BP and Shell, which are disposing of their assets in the country, recently announced that they had reached an agreement to sell their local operations to Masawara.
However, the chairperson of Bulawayo-based Zanu PF backed business terror organisation Ukhozi Consortium, Mr Kudzani Masuku, said the selling of the assets was not in the best interests of the country.
“Indigenisation laws are clearly designed to facilitate a shift in ownership structure that will result in a broad-based control of the economy by local investors.
“It appears BP is determined to prevent its assets from benefiting genuine indigenous oil firms,” Mr Masuku said in a statement.
He said resuscitating a genuinely indigenous petroleum industry after going through an economic downturn had been difficult and bringing a foreign business in the industry was disturbing.
“We are uncomfortable that control of such a strategic asset should fall in the hands of a foreign company that will disregard the co-operation we have created among us. We doubt that Masawara will understand the rough road we have travelled in,” he said.
He said indigenous fuel companies would not accept the acquisition.
He said the new player was likely to have a hostile agenda hidden behind the mask of transnational corporation.
Masawara is set to take over the BP and Shell assets through its wholly owned subsidiary FMI Zimbabwe.
The transaction involves acquisition of the entire local business of BP and Shell, which comprises 73 retail sites and storage facilities with a capacity of about 60 million litres.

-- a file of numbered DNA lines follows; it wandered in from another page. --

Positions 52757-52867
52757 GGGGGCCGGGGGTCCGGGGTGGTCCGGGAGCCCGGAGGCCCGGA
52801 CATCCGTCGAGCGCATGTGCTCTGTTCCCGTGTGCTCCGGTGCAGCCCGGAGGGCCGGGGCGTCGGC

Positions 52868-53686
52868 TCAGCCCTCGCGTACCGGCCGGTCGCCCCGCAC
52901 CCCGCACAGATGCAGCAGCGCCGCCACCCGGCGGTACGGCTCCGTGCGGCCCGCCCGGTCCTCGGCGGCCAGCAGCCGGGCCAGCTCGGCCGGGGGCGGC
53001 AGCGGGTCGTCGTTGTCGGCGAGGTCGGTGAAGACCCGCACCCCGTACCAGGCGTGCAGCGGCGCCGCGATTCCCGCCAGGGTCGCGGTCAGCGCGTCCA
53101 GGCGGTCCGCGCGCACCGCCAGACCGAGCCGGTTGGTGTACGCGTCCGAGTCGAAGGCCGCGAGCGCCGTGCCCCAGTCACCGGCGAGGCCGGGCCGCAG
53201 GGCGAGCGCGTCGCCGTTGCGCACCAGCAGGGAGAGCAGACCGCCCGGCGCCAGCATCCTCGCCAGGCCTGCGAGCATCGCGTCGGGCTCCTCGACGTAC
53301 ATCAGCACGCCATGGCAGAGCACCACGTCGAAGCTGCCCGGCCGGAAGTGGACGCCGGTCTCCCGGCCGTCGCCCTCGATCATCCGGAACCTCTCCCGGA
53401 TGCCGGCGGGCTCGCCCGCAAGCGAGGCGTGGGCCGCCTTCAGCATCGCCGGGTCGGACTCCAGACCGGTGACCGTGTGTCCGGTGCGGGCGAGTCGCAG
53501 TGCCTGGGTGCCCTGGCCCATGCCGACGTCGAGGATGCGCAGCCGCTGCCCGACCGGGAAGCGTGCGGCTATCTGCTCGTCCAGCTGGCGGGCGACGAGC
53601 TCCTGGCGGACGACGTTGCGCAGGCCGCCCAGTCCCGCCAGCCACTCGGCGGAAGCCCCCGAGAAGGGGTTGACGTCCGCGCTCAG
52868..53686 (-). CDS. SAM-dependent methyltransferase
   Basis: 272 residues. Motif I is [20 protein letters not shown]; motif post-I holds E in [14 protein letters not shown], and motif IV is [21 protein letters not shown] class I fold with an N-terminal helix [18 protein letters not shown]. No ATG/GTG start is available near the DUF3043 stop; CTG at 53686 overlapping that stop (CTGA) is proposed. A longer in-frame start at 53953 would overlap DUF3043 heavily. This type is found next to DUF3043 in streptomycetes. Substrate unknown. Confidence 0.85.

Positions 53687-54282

In Harare another Zanu PF backed affirmative action group, the Indigenous Petroleum Group of Zimbabwe (IPGZ) challenged BP & Shell Marketing Services (BPSMS)’s deal to sell its local refined oils assets to business tycoon Shingai Mutasa’s Masawara plc.
Early this month, BPSMS announced it had agreed a deal to sell the assets that include depots and service stations to FMI Zimbabwe, a wholly owned subsidiary of London-listed Masawara plc.
The Shell Petroleum Company trades under the BP franchise in Zimbabwe.
Collectively, BPSM local assets include 73 retail sites, six country depots, four town depots and a lubricants plant, now dormant, among others.
The facilities are currently being rented by a number of indigenous refined oils dealers, among them Redan Petroleum, Sakunda Energy and Comoil, which were also vying for the same assets.
In a letter to David Chapfika, the chairperson of the National Indiginisation and Economic Empowerment Board (NIEEB), IPGZ secretary-general Crosby Mashiri questioned why incumbent leases were not accorded the right of first refusal in the deal.
Mashiri further contended the affected dealers sustained the industry during the country’s gravest fuel crisis in 2007/2008 when foreign operators stopped trading.
“We write to express our displeasure with the above transaction.
We feel the process was flawed and was targeted to benefit specific interests,” said Mashiri.
“Our view is that the invested funds are the seller’s funds.
We believe in the empowerment of the majority and not continued enrichment of one against broadbased economic empowerment”.
Mashiri urged a forensic audit of Masawara plc.
“Is this not warehousing by BP which will then try to get back into Zimbabwe when sustainable volumes are reached?” he said.